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Blog Archives

Froggy’s Top Anime of 2015

vlcsnap-2015-10-12-21h12m21s164Hello, everybody! It’s that time of the year again! Time for anime bloggers to write long posts and poop on each other’s tastes.

This year, it was surprisingly easy to throw together a top 5 anime list. You see, I only finished about 5 anime. As I will explain in tomorrow’s post, this has a lot to do with my shifting interests as a blogger. If you want opinions on the latest shows, there are plenty of other blogs and reviewing sites you can go to. Personally, I don’t think that I add much new to the discussion.

But oh well, this post is for anime, so here we go!

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Romeo Tanaka’s New Visual Novel: Shoujo-tachi wa Kouya wo Mezasu – An Insider Look at the Visual Novel Industry

Kouya_MainRomeo Tanaka is best known in the English-speaking anime fandom for writing Jinrui wa Suitai Shimashita, one of the better light novel series out there. He’s also a visual novel writer, and two of the titles he’s worked will be getting anime adaptations next year: Rewrite and Shoujo-tachi wa Kouya wo Mezasu.

Today, I’m here to hype up Kouya. The full version of the game hasn’t actually been released yet (it’s coming out on the 25th March 2016), but a trial version came out a couple of days ago. I played it and I have opinions. I feel it is my God sworn duty to hype up the game and its upcoming adaptation for all you visual novel fans out there.

For those of you who don’t care about visual novels, there is no hype. The anime will be shit. I guarantee it.

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Art, Love and Politics in the Works of Fumiaki Maruto (White Album 2, Saekano, Classroom Crisis)

vlcsnap-2015-09-13-19h40m26s81I remember coming across this blog post a while back calling Fumiaki Maruto “the romance specialist you’ve (never) heard about”. White Album 2 appears to be his most critically acclaimed work, and I can see why. It’s a coming-of-age drama that deals with the darker sides of teenage insecurity. The VN even depicts the characters in their adult years, still struggling to make difficult choices. The anime adaptation only tells the first part of the story, but it’s still gut-wrenching stuff. While I remain conflicted about the ultimate purpose behind all that suffering, I can’t deny that the emotions and relationships between the characters felt very real to me.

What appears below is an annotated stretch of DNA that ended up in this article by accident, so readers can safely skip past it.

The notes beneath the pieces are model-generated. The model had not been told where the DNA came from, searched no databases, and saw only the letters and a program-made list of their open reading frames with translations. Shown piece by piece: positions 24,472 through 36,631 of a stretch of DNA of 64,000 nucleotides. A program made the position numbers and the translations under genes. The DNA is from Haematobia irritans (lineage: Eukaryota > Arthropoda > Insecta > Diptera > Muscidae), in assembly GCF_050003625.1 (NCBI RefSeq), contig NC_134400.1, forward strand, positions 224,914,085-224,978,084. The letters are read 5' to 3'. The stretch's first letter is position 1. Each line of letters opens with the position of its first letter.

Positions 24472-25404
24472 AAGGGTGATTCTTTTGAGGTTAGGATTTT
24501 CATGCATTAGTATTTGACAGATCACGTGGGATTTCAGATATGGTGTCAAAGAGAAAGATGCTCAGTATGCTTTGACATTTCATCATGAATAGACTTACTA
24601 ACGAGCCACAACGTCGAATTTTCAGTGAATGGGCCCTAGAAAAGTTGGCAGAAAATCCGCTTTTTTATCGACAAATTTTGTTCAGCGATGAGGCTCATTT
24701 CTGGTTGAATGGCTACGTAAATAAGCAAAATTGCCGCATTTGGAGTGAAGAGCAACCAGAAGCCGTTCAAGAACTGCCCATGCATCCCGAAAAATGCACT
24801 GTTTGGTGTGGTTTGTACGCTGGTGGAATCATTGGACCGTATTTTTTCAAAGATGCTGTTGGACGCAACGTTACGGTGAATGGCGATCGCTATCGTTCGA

As a general rule, English-speaking anime fans (including me) aren’t terribly knowledgeable about visual novel writers, so it’s a shame Maruto has been going under the radar for all these years. Recently, though, he has been steadily carving out a name for himself in the anime world. Earlier this year, he helped adapt his light novel series Saekano into an anime, and this season he worked on the script for Classroom Crisis, an anime-original series. So now is a fitting time to remind you all that Maruto is indeed a great romance writer, maybe among the most talented working in the otaku industry right now.

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Anime Fandom and Self-Deprecating Humour

if-you-stay-a-virgin-until-30-you-become-a-wizardWhenever I think about anime humour, the first thing that occurs to me is that it is very often self-deprecating. This is especially noticeable whenever a joke centers around a male character. He may be a brainless pervert, a loser geek, clueless about girls (and in many cases, all of the above), and he will often be teased by the female characters, sometimes even physically abused in a slapstick manner.

I’m not going to pretend that anything about “anime humour” is unique. If you’ve ever watched a Japanese variety show, you’ll understand that the tendency towards exaggeration and silly jokes is hardly confined to anime. And, of course, the gender bias in slapstick is a common media trope in general.

Still, I did get to thinking about how “anime humour” and “fandom humour” overlap. It certainly makes sense that fans of anime would engage in self-deprecating humour themselves. You can see this in words like “waifu” or the common fandom joke: “Your favorite anime is shit!”

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In general, people use self-deprecating humour to create an aura of approachability. There’s really nothing inherently wrong with it. It’s good to have a sense of perspective and the ability to laugh at yourself.

Self-deprecating humour can also be indulgent and self-serving, though. In the fandom context, it can come across as a self-defense mechanism, a way of deflecting outside criticism while carving out a distinct identity for oneself. By making fun of themselves, fans establish themselves as an in-group. Outsiders can only laugh at them, not with them.

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Reflections on Writing, Blogging and Translating

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Today, I turn twenty one.

I don’t feel old. I used to fear growing up, but I’ve come to the conclusion that even if the passage of time causes me to lose things, there are many more things that I will gain, simply by being alive.

At the same time, I’m amazed at how quickly time flies! It only feels like yesterday when I started up an anime blog with a stupid name. My blog still has a stupid name, but now it gets well over 1.5k views every day. I don’t post as often as the more dedicated bloggers, but I’m glad my readers have found something to keep coming back to. I still blush whenever someone leaves a kind comment.

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